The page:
Configure Fedora with full root level snapshot support

A guide walking you through how to configure your Fedora installation to get full root snapshot and rollback support.

Configure Fedora with full root level snapshot support

Whether you've been introduced to Fedora by watching recent YouTube videos on it, have known about it for some time and it's finally time to give it a real try, or you've used it in the past and are eager to get back to all that it offers, this guide might be helpful to you if you're looking to set up BTRFS snapshots right away.

Fedora is a fantastic choice with a lot going on for itself. It's out of the box experience is wonderful, with most everything just working. This is a really nice choice for people who want their machine to work and don't want to spend potentially large amounts of time tinkering and bug fixing.

With that said, Fedora's out of the box BTRFS configuration unfortunately leaves a bit to be desired. This is what this guide sets out to solve.

This guide has been slightly updated at 2023-05-29 with some additional notes the /boot partition and potential caveats of restoring to (very) old snapshots with kernel versions no longer present your system, and a change in my personal usage of the setup this guide describes.


If you're less familiar with what snapshots are or how they can be used; they basically allow your system to make a moment-in-time capture of your drive or directory, allowing you to revert back to that state at a later point if needed. It does this without making a copy of everything, so unlike more traditional backup or clone type solutions, this won't actually fill up your drive super quick or take ages to complete.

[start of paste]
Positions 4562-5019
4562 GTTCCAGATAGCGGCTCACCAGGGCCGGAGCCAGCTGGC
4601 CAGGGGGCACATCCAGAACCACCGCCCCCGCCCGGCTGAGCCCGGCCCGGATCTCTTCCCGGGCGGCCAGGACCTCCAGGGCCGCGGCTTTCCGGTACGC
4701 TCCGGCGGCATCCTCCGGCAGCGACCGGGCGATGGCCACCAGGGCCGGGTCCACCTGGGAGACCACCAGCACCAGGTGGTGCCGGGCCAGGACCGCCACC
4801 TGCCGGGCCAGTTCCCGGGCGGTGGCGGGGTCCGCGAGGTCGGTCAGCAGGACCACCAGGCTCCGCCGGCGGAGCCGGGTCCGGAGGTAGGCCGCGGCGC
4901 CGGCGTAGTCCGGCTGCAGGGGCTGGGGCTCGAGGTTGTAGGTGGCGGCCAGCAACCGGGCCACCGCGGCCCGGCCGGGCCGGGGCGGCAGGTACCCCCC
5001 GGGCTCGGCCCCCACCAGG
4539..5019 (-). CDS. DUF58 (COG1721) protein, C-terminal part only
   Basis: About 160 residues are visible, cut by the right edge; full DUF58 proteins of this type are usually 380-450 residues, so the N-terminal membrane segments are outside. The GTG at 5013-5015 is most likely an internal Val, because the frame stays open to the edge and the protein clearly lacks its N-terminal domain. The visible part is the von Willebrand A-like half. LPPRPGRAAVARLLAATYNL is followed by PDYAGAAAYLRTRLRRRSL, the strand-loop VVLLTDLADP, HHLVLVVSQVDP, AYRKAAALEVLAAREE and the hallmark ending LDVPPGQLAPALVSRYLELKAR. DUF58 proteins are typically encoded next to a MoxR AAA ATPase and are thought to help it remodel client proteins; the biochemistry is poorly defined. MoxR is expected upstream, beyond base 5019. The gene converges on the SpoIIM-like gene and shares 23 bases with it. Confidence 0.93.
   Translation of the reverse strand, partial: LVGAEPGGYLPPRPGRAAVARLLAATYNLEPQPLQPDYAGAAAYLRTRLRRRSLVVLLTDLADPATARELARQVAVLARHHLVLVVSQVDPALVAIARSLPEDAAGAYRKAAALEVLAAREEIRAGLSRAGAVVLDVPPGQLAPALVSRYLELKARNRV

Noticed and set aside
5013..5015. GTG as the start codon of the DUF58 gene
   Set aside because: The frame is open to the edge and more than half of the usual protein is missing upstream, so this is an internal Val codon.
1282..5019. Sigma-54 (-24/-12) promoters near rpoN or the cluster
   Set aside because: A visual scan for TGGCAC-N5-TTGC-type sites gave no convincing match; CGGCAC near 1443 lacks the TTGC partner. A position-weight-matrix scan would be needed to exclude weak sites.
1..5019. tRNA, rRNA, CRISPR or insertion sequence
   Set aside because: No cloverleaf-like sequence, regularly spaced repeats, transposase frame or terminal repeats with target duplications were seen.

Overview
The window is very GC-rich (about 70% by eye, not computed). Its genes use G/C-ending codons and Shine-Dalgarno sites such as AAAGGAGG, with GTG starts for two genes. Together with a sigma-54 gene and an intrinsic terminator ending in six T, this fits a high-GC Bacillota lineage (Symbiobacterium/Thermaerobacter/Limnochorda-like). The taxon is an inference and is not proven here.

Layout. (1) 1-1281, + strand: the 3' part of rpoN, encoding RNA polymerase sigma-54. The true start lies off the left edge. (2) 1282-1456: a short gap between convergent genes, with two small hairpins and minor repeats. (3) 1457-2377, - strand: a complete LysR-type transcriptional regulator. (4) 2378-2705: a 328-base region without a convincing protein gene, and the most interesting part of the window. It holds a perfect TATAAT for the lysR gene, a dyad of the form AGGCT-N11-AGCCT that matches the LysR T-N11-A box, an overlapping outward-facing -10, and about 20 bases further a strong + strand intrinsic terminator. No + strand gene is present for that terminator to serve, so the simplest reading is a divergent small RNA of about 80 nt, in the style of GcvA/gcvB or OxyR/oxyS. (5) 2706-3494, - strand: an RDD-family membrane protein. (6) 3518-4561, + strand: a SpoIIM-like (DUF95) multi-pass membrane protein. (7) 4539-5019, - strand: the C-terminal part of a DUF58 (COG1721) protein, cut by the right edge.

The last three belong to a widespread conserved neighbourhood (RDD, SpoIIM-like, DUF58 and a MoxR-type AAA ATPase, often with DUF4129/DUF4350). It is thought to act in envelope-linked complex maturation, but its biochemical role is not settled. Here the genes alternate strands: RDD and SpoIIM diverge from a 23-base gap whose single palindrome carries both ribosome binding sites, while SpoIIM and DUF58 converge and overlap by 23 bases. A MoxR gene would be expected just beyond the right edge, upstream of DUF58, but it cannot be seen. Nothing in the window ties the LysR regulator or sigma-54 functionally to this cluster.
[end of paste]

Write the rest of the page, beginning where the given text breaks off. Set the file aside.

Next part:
BTRFS works by what it calls Copy-on-Write (delightfully abbreviated to CoW. Moo!), which means whenever writes occur it doesn't actually overwrite existing data, it instead creates a new modified copy of the data block elsewhere, and updates the metadata to point to that block instead. This is what BTRFS' snapshot functionality uses to allow for these moments in time to be captured very quickly and, at least initially, take up basically no additional space.

Installing Fedora

What we're going to walk through will be compatible with all more recent versions of Fedora. I have tested and used this with Fedora 34, 35, as-well as Fedora 36 – which is in beta at the time of this writing.

This guide assumes you are planning on installing Fedora as the only OS to a drive. If you are planning on dual booting with another OS, please ensure you adjust the necessary steps to accommodate this. It might be useful to follow a guide on that specific subject if needed.

With a Fedora live USB stick created, boot up your system and select the install Fedora option when prompted. After selecting your region/language, you'll be greeted with the following screen.

The "Installation Summary" screen of Fedora's installer, shown right after you made your language selection.